I do a lot a of reading about project management. I hope to learn more, and make my projects better. One great series of videos is from the people at Basecamp. They go into how they structure their work. Basecamp is an interesting company because of how opinionated they are about what they prioritize. This got me thinking about what we prioritize in animation productions. What’s most important? What would it look like if we created culture based on these values?

I’ve figured that there are at least three constraints on production. These are the areas where we put our time and our budget. These are also the areas that cause our projects to become late and over budget. These constraints are like levers. Each production has to prioritize what’s most important, what the focus is, and what is least important. These three constraints are Schedule, Scope, and Execution.

Schedule

Schedule is the first constraint because at some point every project needs to get done. Schedule represents budget, because your budget is mostly how large of a crew you can have for a certain amount of time. While it is possible to raise more money, it is much harder to find extra time. Schedule is what can we get done in this fixed amount of time.

Scope

Scope is the creative constraint. How big will this project become? Scope is not just about deciding is this an epic or an indie drama. Scope can come down to every single shot of a film or show. Scope is about find is there “some version” of what we’re trying to do that fits the other constraints.

Execution

Execution is the craft and the quality we bring to the work. Like all the constraints it is dependent on the other two. Execution isn’t just about making something of the highest quality, because there’s no objective measure of that. It’s about finding the right quality for the project at hand.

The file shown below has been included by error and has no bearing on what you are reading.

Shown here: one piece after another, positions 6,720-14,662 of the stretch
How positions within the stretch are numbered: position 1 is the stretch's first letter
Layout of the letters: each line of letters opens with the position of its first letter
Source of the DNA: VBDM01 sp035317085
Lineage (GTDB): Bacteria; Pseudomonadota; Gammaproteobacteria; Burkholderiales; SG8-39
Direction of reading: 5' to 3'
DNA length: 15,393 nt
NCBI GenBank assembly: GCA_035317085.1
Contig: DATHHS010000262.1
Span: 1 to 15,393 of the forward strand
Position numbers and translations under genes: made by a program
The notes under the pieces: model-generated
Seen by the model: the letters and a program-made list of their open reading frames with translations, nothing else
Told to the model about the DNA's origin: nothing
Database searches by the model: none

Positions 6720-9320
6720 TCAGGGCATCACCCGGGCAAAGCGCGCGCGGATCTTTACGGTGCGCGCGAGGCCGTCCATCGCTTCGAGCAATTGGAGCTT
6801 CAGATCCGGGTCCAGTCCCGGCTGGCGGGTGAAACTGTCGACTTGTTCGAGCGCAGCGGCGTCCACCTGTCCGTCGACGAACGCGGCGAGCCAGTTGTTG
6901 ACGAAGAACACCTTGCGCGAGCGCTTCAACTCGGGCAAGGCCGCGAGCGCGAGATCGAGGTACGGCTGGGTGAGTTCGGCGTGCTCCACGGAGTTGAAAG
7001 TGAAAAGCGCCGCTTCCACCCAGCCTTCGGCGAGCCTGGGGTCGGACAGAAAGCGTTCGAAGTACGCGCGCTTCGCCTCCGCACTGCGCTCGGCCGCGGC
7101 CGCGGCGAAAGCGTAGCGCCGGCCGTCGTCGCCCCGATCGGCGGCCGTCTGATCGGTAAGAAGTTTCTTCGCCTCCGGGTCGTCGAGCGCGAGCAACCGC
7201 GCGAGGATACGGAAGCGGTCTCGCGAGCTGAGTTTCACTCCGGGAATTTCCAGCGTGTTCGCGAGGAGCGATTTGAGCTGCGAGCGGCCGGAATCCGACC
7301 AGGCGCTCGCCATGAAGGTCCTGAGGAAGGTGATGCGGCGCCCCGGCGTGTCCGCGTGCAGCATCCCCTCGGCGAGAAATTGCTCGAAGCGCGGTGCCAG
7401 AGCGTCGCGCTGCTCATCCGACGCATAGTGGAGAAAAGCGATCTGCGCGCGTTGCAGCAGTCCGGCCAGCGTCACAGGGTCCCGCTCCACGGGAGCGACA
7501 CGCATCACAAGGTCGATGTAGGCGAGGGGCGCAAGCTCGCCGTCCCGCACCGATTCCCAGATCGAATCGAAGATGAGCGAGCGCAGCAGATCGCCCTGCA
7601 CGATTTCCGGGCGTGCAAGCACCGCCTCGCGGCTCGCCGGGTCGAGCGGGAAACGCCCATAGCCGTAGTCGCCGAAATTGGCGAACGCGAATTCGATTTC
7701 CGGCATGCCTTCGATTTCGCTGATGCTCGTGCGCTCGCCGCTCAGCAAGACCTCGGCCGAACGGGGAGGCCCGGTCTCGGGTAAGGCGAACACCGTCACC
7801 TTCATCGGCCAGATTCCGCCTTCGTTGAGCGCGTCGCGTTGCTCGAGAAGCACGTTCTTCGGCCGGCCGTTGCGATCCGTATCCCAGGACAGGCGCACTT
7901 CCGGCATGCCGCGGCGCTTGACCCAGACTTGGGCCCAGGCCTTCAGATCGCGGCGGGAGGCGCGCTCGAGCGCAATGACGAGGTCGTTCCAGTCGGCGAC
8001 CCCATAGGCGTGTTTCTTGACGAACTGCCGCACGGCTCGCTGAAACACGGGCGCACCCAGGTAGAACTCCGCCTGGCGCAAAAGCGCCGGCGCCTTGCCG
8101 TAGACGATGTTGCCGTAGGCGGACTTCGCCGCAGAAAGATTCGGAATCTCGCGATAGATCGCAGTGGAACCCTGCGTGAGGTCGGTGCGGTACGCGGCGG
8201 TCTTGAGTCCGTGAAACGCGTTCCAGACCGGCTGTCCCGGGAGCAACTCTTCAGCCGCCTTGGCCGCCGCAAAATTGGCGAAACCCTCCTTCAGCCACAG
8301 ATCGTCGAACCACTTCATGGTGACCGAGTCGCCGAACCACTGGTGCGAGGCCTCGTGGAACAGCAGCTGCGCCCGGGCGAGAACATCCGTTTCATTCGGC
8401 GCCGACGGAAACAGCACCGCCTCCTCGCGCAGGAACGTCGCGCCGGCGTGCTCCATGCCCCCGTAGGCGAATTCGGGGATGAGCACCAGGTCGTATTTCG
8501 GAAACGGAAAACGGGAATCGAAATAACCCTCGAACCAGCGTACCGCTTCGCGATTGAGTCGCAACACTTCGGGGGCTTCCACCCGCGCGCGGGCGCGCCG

All these constraints are dependent on each other. You have to decide what the priorities are.These elements are so interrelated that you can’t have all three. You have to rank them from most important to least important. For instance one production might value Scope, Execution, and Schedule. That kind of project might be a series of fantasy novels. They might be epic, and amazingly planned and well written, but you might die before you finish them.

For example a high budget feature film execution is high on the list. Pixar can’t dip below Pixar standard for it’s next feature. So where execution is the focus they modulate everything to that. They make a big schedule that gives them plenty of time. They make sure that the scope fits what they can do best. They might have a high level of scope but Pixar releases about one film a year. They don’t make three part films, they don’t make 4 hour films. They know the scope of their films. What they care about is telling a great heartfelt story, above all else.